INTERVIEW: NICO THERIN

The World Belongs to Those Who Dare

BORN IN A TINY VILLAGE IN THE SOUTHWEST OF FRANCE, NICO THERIN FOLLOWED HIS HEART TO BE WITH HIS BELOVED MEL IN CALIFORNIA’S CITY OF ANGELS. NATURALLY, AMERICA’S “GOLDEN STATE” BEING A SURFER'S PARADISE HELPED LURE NICO, A WAVE RIDER SINCE CHILDHOOD, TO HEAD WEST. HOWEVER, LET US BE CLEAR ABOUT THIS: HIS LOVE FOR MEL CAME FIRST, HIS BOARD SECOND, AND THAT SHOULD TELL YOU SOMETHING ABOUT MEL!

MEANWHILE, NICO BECOME A PROFESSIONAL PHOTOGRAPHER WHO IS QUICKLY CARVING OUT A NAME FOR HIMSELF. HE DOES SO WITH COMMERCIAL WORK, STILL LIFES HIGH ON POP ART, AS WELL AS STREET PHOTOGRAPHY. HE MOST RECENTLY VISITED THE TOKYO FISH MARKET, WHICH IS THE WORLD’S LARGEST, AND FLEW TO BALI TO CAPTURE CALUNGAN, A HINDU FEAST IN HONOR OF THE WORLD’S CREATOR.

“I GREW UP IN FRANCE, THEN GREW OUT OF FRANCE, AND FLEW TO LA TO FOLLOW THE SUN, SURF, AND MEL, NICO WROTE ON HIS WEBSITE. “HAPPY WITH THE NOW, BUT ALWAYS READY FOR THE NEXT, WE’D RATHER BE SURFING, SKATING, CREATING, AND PLANNING TOMORROW’S ADVENTURE. PROFESSIONAL PEOPLE WATCHER, AMATEUR BOTANIST, AND A DEDICATED FATHER TO TWO IMAGINARY PETS. I BELIEVE IN SIMPLICITY AND I HAVE FUN BECAUSE IT’S ALWAYS WORTH IT.”

Nico, I love the introduction on your website about how you grew up and grew out of France and flew to LA to follow sun, surf and Mel. So, my first question can only be: how’s Mel?

Ha, Mel’s great! She's currently making us chocolate chip banana pancakes for dinner. I hope they'll be ready soon....

How did you meet?

Mel was an exchange student when we met on the school bus eight years ago in France. We fell in love, visited each other as much as possible andfinally started living in the same country about sixyears ago. Long distance relationships force you to be creative with how you express your feelings and that's how I started discovering what exactly my creative outlets were. Turns out my favorite was photography.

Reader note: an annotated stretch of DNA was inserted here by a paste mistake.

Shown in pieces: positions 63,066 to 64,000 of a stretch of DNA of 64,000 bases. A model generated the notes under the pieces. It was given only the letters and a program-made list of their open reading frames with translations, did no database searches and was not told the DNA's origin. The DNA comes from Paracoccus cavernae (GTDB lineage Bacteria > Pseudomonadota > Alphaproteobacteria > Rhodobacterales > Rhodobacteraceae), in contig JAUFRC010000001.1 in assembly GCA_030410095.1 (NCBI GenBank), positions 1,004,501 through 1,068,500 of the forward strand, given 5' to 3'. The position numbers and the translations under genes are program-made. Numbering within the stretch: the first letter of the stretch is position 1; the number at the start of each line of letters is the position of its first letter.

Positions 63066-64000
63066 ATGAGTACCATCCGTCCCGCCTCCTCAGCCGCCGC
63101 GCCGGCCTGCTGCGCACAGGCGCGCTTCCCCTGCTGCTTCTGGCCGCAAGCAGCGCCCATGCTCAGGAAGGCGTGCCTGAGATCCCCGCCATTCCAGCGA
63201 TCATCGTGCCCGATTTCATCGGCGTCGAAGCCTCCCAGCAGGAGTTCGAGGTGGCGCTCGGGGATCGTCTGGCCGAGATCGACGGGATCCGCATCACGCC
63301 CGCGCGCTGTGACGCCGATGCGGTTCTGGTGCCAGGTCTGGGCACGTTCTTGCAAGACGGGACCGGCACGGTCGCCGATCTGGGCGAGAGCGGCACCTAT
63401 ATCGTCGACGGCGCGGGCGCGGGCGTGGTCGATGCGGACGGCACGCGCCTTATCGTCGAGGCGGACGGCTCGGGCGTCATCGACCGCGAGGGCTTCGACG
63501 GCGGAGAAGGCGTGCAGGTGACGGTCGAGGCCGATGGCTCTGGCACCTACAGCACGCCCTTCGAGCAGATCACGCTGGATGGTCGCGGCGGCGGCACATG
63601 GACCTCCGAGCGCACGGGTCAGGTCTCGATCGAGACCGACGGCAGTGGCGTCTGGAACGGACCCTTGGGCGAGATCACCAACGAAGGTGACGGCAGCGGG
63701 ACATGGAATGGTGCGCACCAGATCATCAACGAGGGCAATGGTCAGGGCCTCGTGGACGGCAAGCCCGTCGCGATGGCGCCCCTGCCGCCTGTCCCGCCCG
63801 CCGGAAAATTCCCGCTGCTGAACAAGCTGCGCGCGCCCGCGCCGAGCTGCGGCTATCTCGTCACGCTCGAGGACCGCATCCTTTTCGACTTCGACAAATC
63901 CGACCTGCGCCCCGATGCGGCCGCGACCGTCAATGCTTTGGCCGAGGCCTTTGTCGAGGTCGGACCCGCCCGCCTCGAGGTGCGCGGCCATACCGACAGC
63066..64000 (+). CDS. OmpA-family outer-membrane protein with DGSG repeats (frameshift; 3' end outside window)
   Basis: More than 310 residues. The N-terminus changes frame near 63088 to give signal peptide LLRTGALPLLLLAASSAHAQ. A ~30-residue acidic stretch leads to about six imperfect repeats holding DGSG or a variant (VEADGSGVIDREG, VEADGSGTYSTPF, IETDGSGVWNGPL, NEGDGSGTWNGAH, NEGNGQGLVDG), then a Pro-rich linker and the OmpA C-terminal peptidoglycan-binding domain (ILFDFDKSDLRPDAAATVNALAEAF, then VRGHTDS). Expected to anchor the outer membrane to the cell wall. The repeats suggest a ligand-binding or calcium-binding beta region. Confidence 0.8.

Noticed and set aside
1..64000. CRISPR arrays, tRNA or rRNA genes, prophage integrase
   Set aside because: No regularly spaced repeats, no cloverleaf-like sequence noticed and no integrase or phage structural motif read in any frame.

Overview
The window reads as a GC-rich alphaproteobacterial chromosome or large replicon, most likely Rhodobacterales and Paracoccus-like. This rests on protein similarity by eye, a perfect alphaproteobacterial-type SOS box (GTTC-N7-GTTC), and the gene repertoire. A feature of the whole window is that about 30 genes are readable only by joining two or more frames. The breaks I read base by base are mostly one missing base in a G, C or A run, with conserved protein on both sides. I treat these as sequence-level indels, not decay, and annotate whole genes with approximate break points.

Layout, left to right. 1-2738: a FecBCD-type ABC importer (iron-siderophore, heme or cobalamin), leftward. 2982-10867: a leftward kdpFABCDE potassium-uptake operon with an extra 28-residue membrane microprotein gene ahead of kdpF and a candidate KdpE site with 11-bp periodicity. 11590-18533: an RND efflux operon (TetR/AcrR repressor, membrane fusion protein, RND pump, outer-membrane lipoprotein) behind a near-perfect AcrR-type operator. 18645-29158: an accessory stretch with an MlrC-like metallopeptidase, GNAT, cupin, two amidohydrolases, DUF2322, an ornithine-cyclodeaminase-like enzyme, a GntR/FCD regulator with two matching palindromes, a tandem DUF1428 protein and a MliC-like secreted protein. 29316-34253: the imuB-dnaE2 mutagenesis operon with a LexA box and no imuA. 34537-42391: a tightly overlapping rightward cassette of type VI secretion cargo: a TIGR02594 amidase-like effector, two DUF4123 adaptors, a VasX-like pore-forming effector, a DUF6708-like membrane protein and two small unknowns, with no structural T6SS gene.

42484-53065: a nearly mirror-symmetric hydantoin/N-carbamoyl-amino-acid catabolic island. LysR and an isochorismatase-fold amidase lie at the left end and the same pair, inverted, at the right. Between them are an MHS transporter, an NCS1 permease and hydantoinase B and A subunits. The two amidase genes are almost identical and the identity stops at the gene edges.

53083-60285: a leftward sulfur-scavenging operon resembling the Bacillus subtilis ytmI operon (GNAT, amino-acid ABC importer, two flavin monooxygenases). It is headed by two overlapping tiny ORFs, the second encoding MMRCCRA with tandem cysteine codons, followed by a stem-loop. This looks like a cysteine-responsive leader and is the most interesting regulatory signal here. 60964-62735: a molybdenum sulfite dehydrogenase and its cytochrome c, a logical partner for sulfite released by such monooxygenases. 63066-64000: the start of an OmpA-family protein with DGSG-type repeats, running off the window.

Could you tell us your age and where you are from in France? And how would you define where you’re from in three lines?

I'm 27 and I'm from Le Bassin d'Arcachon. It's a

little bay on the Atlantic coast in the Southwest of France. It's small and laidback - a great placeto grow up. You can surf, sail and fish and you'realways surrounded by nature.

You’ve become a professional photographer living in LA for over six years. How would you convince a New York-lover like me to go visit LA?

Four words: blue sky every day.

You studied photography at Santa Monica College. It offers quite a technical education. Can you tell us a bit more about that?

They are very much focused on commercial photography and that was good, because it gave me a strong technical base for my work. I worked in the color and black & white printing labs, and spent countless hours in the studio playing around with lights, which gave me the necessary tools to work on the things I like to do now. All in all, it was a very well-rounded photography education.

Today, you do commercial work, fine art in

your studio and more classic travel or street photography. Do you have a preference? Or does each have its charm?

Each definitely has its charm, but right now I really enjoy shooting people in their real life environment/culture. It's a nice contrast to what I do in the studio, which is pretty much the opposite of real life. What I like about still life is the process of trying to come up with a way to visualize a concept for my feelings or my take on the world. It is both challenging and satisfying.